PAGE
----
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The Shorthorn senior staff @CecilLenzen features-editor.shorthorn@uta.edu

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Hot dog: how to keep your pets safe during the summer

Millie, a Brittany spaniel, walks alongside Patty, a dachshund, June 23 at F.J. "Red" Kane Park in Arlington. Communications senior Rachel Henry adopted Millie four years ago.

Elias Valverde II

Patty, a 12-year-old dachshund, enjoys short walks at the dog park in the summer and jumping in ponds while chasing ducks.

After a dip in the pond, she frolics in the shade with the other dogs before pawing at her owner’s legs, begging to be carried back home.

Communications senior Rachel Henry said she always ends up caving and carrying a happy yet panting Patty back to the car.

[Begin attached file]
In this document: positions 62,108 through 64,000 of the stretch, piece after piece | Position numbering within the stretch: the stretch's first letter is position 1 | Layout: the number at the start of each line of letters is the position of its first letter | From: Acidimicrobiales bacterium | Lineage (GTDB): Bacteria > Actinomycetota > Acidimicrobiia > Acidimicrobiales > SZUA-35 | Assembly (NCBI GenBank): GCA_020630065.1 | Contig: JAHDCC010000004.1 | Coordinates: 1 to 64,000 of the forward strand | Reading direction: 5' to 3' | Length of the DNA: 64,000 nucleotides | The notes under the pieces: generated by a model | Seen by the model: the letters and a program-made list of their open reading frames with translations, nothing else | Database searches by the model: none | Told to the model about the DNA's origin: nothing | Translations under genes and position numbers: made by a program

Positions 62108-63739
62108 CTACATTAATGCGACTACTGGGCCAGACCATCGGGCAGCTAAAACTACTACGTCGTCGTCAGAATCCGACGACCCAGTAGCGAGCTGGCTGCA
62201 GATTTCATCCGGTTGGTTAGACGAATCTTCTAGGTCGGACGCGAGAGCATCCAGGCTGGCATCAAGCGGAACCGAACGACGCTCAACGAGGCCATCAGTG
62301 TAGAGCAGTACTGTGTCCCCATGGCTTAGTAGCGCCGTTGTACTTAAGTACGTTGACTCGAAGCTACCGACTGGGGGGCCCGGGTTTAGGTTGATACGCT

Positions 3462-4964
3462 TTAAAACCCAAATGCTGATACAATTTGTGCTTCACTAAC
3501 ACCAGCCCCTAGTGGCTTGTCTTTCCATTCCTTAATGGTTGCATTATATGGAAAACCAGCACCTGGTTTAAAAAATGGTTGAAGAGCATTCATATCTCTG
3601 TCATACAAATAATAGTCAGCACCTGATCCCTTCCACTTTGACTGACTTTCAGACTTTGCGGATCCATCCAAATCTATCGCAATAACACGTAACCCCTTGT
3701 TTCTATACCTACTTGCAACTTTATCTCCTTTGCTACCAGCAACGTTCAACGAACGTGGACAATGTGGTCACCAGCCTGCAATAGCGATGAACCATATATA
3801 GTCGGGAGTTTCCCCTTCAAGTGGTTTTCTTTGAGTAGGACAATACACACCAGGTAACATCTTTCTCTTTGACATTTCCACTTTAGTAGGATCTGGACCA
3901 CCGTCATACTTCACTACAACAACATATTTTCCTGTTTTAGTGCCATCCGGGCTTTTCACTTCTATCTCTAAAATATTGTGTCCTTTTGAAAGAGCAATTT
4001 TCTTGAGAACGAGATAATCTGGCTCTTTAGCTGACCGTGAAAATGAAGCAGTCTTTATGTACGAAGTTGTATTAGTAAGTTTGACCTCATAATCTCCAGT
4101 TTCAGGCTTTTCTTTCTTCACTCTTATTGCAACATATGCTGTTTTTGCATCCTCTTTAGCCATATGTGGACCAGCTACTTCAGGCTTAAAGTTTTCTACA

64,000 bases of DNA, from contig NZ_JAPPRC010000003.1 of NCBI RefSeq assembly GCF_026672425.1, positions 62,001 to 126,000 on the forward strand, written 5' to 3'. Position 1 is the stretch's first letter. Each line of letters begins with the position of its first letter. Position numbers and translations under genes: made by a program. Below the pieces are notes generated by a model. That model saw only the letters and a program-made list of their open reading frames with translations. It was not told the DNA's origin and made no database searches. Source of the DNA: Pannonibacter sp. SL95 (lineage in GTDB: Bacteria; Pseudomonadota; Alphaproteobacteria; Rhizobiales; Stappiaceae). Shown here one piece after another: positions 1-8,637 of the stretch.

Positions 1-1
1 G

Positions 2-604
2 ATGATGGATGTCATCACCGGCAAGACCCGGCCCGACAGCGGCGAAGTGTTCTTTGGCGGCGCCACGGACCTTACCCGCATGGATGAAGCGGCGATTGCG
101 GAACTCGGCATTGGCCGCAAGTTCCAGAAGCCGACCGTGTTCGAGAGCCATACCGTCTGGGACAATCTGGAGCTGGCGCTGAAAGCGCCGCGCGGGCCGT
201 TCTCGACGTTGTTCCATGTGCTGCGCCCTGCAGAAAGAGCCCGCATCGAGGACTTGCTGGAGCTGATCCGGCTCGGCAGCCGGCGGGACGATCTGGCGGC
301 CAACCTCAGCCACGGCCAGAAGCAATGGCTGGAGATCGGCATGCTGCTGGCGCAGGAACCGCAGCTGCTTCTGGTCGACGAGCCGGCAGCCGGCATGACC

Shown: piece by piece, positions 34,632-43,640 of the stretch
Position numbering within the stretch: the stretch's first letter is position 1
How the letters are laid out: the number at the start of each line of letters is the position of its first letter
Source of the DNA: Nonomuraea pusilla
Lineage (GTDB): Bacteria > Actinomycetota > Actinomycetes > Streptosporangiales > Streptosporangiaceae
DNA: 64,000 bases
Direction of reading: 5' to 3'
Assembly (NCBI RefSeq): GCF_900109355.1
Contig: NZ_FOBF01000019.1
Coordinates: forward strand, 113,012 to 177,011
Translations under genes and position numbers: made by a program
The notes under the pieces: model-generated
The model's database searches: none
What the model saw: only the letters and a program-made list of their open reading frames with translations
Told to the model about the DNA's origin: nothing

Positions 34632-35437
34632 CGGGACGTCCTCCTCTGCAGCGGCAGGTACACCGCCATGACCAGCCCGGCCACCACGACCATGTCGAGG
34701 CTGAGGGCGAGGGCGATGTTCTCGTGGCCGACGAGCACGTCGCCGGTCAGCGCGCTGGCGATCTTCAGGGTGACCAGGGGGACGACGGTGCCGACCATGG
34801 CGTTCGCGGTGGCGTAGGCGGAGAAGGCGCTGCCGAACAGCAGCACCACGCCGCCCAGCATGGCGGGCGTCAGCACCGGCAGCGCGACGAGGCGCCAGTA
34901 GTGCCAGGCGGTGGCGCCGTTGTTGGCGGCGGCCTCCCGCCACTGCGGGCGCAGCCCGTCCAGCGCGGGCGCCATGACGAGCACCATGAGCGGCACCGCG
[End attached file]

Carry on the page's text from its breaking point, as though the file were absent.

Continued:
Hot dog: how to keep your pets safe during the summer

Patty, a dachshund, swims with ducks in a pond June 23 at F.J. "Red" Kane Park in Arlington. Patty is the only one of communications senior Rachel Henry's dogs that she has raised from birth.

Elias Valverde II

Amanda Lara, PetSmart pet care leader, said dogs are more likely to overheat than people are, making pet care important during the summer.

Pay attention to a dog’s panting, Lara said. Dogs will pant and slobber when they’re happy and excited, but it’s also a sign that they’re overheating or need water.

“They’re going to need [water] just as much as you will,” she said. “Just make sure that you have some form or fashion of giving them water while you’re out there and paying attention to their body language.”

When running errands, it’s never advisable to leave a dog alone in a car, Lara said.

Hot dog: how to keep your pets safe during the summer

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